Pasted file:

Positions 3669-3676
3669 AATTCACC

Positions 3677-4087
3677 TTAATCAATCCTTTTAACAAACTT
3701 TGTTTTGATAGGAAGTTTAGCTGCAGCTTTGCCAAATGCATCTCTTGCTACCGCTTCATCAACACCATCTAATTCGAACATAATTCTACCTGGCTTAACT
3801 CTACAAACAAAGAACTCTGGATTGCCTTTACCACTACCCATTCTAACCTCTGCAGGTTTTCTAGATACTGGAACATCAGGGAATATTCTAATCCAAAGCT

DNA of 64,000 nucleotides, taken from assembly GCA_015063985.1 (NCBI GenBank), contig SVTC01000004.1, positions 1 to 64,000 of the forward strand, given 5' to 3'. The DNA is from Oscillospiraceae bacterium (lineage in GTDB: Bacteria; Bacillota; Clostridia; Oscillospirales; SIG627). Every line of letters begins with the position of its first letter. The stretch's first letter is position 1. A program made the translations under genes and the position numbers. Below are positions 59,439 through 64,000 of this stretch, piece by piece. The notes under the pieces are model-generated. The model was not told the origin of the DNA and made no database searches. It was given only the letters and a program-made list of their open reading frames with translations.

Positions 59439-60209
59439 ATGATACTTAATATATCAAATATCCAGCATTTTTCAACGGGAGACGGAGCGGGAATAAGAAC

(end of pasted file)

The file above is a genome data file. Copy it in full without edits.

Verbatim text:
Positions 3669-3676
3669 AATTCACC

Positions 3677-4087
3677 TTAATCAATCCTTTTAACAAACTT
3701 TGTTTTGATAGGAAGTTTAGCTGCAGCTTTGCCAAATGCATCTCTTGCTACCGCTTCATCAACACCATCTAATTCGAACATAATTCTACCTGGCTTAACT
3801 CTACAAACAAAGAACTCTGGATTGCCTTTACCACTACCCATTCTAACCTCTGCAGGTTTTCTAGATACTGGAACATCAGGGAATATTCTAATCCAAAGCT

DNA of 64,000 nucleotides, taken from assembly GCA_015063985.1 (NCBI GenBank), contig SVTC01000004.1, positions 1 to 64,000 of the forward strand, given 5' to 3'. The DNA is from Oscillospiraceae bacterium (lineage in GTDB: Bacteria; Bacillota; Clostridia; Oscillospirales; SIG627). Every line of letters begins with the position of its first letter. The stretch's first letter is position 1. A program made the translations under genes and the position numbers. Below are positions 59,439 through 64,000 of this stretch, piece by piece. The notes under the pieces are model-generated. The model was not told the origin of the DNA and made no database searches. It was given only the letters and a program-made list of their open reading frames with translations.

Positions 59439-60209
59439 ATGATACTTAATATATCAAATATCCAGCATTTTTCAACGGGAGACGGAGCGGGAATAAGAAC